This economic theory is one that has been deeply ingrained in UK politics. The policies first gained attention in the 1970s and were implemented by the Thatcher government in the 1980s. Most importantly, the fundamentals continued through Blair’s New Labour government and the Conservative-Liberal coalition, making them firmly apart of modern-day life in the United Kingdom.
However, these policies directly benefited the “South” of the UK compared to the “North”. During these times, the impacts of deindustrialisation, cuts to nationalised industries, and cuts to the powers of trade unions were concentrated in the “North”, leading to large job losses and a suffering standard of living. At the same time the support given to the financial industries to replace the manufacturing ones directly benefitted the “South”, as well as receiving the majority of the infrastructure investment (Hudson, 2013).
One of the most significant metrics as to which side of the referendum that the public voted on was location. The remain support was firmly in London, Scotland and Northern Ireland, whilst the leave support was in the rest of England and Wales. Whilst there may be some anomalies, the majority of places in these areas voted in this way.
It is no coincidence that the areas of the UK that suffered most from neoliberalism policies implemented by Thatcher and maintained since then were the ones to vote leave in the referendum. Areas of the country which have been consistently neglected by the government for the past 30 years would have been much more open to a radical change such as leaving the EU.
As well as this, key issues such as immigration were much less likely to be supported by leave voters. Before the referendum, only 29% of leave voters believed that immigration was good for the economy, compared to 46% of remain voters (The Migration Observatory, 2020). It is an easy scapegoat to blame, as a rise in immigration has been mirrored by a worsening of economic conditions in these areas, leading people in these areas to naturally be against immigration and hence the EU.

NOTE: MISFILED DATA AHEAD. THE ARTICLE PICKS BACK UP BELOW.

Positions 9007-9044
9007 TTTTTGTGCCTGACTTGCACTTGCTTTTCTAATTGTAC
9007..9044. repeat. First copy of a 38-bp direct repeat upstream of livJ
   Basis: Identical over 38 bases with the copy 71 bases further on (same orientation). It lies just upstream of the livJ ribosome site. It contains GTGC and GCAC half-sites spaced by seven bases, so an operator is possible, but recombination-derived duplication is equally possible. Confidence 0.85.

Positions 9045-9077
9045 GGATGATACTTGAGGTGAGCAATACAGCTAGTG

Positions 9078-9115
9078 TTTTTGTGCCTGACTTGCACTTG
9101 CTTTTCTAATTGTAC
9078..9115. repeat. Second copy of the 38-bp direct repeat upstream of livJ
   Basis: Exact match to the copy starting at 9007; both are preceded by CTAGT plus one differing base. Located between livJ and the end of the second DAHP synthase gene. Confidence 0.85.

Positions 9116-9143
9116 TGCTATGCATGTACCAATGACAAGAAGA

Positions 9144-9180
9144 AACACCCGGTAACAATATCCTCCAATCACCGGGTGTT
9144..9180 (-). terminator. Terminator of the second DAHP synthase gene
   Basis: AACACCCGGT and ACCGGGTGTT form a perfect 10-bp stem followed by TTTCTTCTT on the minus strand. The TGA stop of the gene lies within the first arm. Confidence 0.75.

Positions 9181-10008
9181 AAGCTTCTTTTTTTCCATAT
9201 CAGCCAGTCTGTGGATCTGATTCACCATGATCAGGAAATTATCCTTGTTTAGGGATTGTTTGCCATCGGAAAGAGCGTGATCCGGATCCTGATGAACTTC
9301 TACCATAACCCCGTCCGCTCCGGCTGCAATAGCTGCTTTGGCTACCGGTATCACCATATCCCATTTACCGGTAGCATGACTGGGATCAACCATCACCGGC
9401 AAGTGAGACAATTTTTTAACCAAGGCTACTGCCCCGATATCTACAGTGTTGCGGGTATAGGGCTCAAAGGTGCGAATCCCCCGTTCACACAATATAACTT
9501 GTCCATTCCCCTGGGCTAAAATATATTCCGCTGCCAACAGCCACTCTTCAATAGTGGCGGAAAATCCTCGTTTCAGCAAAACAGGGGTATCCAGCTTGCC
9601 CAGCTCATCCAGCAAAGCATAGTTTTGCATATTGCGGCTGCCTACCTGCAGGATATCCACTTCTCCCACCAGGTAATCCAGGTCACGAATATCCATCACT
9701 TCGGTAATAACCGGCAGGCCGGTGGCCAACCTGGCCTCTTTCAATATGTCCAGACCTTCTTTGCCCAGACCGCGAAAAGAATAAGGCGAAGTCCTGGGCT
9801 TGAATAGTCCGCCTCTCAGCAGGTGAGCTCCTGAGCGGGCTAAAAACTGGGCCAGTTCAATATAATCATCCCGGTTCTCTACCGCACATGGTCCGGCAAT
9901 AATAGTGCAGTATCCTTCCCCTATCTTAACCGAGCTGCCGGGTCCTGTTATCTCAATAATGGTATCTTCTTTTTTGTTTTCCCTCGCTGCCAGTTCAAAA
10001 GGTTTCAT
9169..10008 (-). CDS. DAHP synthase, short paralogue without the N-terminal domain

The key exception to this is Scotland. Despite being treated very poorly by the Thatcher administration (e.g. in the early implementation of the poll tax), they supported remain in the referendum. However, this may be due to the fact that Scotland has always had generous spending allocated towards them by the Barnett formula, such as in 2015-2016 116.1% of the UK average per head (HM Treasury, 2019).
This is the more fundamental issue that is in UK politics. Brexit may have been caused by this, but at a basic level the neoliberalist policies that have existed since the 1980s have created a divide between the “North” and the “South” of the country. This was the third and most important issue that Boris Johnson was claiming that needed healing.
What can done to fix these issues?
The first step to fixing the first two issues is to return to a sense of normality. For decades and decades, there had been clear majority governments, but over the past decade there was 8 years with no clear and strong government or mandates. The Conservatives new large majority and strong mandate will automatically help to stem the bleeding within parties and start a new wave of a less divided government and a more stable political system.